# Accession Number:

## AD0748086

# Title:

## Application of the Finite Element Method to Nonconservative Stability Problems with Damping.

# Descriptive Note:

## Technical rept.,

# Corporate Author:

## WATERVLIET ARSENAL N Y

# Personal Author(s):

# Report Date:

## 1972-08-01

# Pagination or Media Count:

## 30.0

# Abstract:

The method of finite elements in conjunction with an adjoint variational principle is applied to nonconservative problems in the theory of elastic stability. The effects of internal and external damping are included by assuming a Kelvin-Voigt material and a dissipative force proportional to the velocity, respectively. Because boundary value problems in the theory of nonconservative elastic stability are nonself-adjoint, by virtue of the fact that nonconservative forces do not possess potentials, no complete functional exists for the classical form of Hamiltons principle. A boundary value problem that is the adjoint of the original problem is introduced, and in terms of the original and adjoint variables a complete functional is derived for an extended or generalized version of Hamiltons principle. This principle contains generalized expressions for the kinetic, potential, and dissipation energies that are bilinear forms in the original and adjoint variables. A CANTILEVERED BEAM SUBJECTED TO A CONCENTRATED FOLLOWERS FORCE WITH DAMPING EFFECTS IS ANALYZED. The finite element formulation emanates from this generalized version of Hamiltons principle. The beam is divided into several segments elements. The displacement function in each element is approximated by a cubic polynomial for both theoriginal and the adjoint problems, with the coefficinets to be determined. These approximate expressions are used in the complete functional of the generalized Hamiltons principle. When the boundary and continuity conditions are imposed on the displacement functions, this principle leads to a eigenvalue matrix equation. Author, modified-PL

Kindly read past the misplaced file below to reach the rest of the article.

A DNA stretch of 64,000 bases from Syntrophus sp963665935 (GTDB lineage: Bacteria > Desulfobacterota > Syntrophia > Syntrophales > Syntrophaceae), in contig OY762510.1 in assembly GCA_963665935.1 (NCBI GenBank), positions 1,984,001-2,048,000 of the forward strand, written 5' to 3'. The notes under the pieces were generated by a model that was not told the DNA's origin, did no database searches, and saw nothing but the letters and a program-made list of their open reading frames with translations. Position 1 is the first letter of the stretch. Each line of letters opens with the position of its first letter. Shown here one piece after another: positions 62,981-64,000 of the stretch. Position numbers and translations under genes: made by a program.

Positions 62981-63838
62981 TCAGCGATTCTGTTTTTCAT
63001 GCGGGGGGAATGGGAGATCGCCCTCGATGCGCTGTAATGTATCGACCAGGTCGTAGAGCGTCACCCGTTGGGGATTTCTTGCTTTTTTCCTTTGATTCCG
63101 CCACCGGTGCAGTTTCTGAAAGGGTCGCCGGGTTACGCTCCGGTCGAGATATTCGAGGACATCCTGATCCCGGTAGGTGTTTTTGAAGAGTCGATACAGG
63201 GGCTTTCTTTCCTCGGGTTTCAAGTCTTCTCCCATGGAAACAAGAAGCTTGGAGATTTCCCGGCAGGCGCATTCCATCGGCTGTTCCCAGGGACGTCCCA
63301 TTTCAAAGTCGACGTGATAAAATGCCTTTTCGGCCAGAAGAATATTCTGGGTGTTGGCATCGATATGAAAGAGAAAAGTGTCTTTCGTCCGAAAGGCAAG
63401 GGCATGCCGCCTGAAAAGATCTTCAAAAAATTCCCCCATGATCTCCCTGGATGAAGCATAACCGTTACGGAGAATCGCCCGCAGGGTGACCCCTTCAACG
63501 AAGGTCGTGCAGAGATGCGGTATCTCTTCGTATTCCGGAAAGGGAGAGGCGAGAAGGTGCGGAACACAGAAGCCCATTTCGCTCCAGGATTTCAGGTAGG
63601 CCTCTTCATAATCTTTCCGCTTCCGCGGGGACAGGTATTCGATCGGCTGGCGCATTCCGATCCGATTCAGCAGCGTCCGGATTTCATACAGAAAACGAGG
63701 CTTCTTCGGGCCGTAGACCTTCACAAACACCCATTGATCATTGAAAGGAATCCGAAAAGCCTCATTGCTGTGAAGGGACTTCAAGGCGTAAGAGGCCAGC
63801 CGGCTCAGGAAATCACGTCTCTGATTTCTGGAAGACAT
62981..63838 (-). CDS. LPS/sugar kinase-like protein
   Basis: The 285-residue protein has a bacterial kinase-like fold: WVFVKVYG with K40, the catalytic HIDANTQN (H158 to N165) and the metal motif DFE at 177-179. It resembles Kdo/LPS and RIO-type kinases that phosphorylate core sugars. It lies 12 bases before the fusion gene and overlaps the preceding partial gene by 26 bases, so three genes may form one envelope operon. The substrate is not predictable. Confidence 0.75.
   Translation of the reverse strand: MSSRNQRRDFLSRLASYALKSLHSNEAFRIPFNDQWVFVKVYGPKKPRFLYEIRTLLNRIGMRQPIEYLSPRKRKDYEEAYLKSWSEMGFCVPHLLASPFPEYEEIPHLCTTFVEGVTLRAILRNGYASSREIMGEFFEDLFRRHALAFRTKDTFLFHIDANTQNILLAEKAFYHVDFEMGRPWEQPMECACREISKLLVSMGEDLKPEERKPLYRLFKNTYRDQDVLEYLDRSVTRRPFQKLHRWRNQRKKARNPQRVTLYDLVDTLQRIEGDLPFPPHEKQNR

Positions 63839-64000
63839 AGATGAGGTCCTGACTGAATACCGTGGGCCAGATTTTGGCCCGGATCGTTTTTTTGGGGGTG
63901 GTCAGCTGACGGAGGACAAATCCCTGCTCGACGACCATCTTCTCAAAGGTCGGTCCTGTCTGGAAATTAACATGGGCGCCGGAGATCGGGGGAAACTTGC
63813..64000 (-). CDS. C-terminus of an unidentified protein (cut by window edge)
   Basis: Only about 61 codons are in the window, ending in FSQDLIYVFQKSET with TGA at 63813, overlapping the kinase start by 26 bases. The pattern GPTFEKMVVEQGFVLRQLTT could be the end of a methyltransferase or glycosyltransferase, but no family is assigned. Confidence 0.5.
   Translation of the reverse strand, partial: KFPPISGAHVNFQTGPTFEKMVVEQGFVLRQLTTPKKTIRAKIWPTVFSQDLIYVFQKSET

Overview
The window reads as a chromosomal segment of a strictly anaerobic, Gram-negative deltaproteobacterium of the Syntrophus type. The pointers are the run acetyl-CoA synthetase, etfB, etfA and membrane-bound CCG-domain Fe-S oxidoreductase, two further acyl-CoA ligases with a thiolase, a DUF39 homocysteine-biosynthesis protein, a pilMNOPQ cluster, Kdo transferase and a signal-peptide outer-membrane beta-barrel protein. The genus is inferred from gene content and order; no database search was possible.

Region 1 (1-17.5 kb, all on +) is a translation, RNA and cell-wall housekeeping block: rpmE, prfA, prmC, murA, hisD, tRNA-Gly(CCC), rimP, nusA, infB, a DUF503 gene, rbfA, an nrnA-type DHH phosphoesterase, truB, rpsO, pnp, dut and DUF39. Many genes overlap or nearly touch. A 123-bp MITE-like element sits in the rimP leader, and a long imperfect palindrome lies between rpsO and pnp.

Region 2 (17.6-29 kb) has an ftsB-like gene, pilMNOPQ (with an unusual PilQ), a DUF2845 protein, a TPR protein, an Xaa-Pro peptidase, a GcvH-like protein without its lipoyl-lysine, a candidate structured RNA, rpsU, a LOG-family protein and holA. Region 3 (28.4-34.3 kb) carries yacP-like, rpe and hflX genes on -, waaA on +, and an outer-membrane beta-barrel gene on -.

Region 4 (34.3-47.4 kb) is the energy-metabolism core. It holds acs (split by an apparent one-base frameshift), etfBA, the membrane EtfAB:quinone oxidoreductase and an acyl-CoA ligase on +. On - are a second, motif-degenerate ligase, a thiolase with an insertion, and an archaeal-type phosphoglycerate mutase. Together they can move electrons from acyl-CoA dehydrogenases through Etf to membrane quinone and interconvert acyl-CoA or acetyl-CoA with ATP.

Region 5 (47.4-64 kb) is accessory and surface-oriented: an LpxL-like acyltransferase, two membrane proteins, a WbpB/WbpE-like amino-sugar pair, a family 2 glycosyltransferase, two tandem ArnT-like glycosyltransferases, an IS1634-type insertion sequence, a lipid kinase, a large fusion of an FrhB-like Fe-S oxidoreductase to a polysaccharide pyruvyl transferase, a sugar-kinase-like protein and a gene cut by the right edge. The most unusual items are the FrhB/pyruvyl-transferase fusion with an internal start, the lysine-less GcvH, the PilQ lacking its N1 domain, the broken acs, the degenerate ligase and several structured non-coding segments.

# Descriptors:

# Subject Categories:

- Structural Engineering and Building Technology
- Mechanics